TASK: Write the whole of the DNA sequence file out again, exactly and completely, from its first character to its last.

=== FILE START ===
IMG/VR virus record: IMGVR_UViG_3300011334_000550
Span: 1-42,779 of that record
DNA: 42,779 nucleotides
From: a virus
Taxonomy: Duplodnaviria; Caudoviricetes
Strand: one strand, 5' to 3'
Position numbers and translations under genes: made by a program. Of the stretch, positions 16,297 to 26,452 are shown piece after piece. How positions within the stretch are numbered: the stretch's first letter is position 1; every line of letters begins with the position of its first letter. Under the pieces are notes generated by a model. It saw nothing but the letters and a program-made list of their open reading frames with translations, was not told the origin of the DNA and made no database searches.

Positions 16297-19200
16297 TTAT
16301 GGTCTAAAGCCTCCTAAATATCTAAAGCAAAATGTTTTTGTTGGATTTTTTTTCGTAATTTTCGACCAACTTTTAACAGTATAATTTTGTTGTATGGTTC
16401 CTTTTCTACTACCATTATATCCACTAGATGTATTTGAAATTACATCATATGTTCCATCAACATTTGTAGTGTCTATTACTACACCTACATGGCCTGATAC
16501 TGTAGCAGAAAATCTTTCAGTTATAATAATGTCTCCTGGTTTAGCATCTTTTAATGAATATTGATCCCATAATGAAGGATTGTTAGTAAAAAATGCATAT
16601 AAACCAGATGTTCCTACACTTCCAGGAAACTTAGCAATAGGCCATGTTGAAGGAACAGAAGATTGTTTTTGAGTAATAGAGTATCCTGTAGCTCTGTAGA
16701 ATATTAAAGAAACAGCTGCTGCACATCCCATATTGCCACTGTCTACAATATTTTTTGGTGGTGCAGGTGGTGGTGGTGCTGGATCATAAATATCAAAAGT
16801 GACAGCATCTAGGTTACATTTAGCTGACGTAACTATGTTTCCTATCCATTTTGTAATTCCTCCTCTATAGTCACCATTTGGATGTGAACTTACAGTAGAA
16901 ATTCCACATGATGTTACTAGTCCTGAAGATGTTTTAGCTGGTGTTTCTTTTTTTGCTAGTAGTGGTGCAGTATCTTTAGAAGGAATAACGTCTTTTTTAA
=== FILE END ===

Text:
IMG/VR virus record: IMGVR_UViG_3300011334_000550
Span: 1-42,779 of that record
DNA: 42,779 nucleotides
From: a virus
Taxonomy: Duplodnaviria; Caudoviricetes
Strand: one strand, 5' to 3'
Position numbers and translations under genes: made by a program. Of the stretch, positions 16,297 to 26,452 are shown piece after piece. How positions within the stretch are numbered: the stretch's first letter is position 1; every line of letters begins with the position of its first letter. Under the pieces are notes generated by a model. It saw nothing but the letters and a program-made list of their open reading frames with translations, was not told the origin of the DNA and made no database searches.

Positions 16297-19200
16297 TTAT
16301 GGTCTAAAGCCTCCTAAATATCTAAAGCAAAATGTTTTTGTTGGATTTTTTTTCGTAATTTTCGACCAACTTTTAACAGTATAATTTTGTTGTATGGTTC
16401 CTTTTCTACTACCATTATATCCACTAGATGTATTTGAAATTACATCATATGTTCCATCAACATTTGTAGTGTCTATTACTACACCTACATGGCCTGATAC
16501 TGTAGCAGAAAATCTTTCAGTTATAATAATGTCTCCTGGTTTAGCATCTTTTAATGAATATTGATCCCATAATGAAGGATTGTTAGTAAAAAATGCATAT
16601 AAACCAGATGTTCCTACACTTCCAGGAAACTTAGCAATAGGCCATGTTGAAGGAACAGAAGATTGTTTTTGAGTAATAGAGTATCCTGTAGCTCTGTAGA
16701 ATATTAAAGAAACAGCTGCTGCACATCCCATATTGCCACTGTCTACAATATTTTTTGGTGGTGCAGGTGGTGGTGGTGCTGGATCATAAATATCAAAAGT
16801 GACAGCATCTAGGTTACATTTAGCTGACGTAACTATGTTTCCTATCCATTTTGTAATTCCTCCTCTATAGTCACCATTTGGATGTGAACTTACAGTAGAA
16901 ATTCCACATGATGTTACTAGTCCTGAAGATGTTTTAGCTGGTGTTTCTTTTTTTGCTAGTAGTGGTGCAGTATCTTTAGAAGGAATAACGTCTTTTTTAA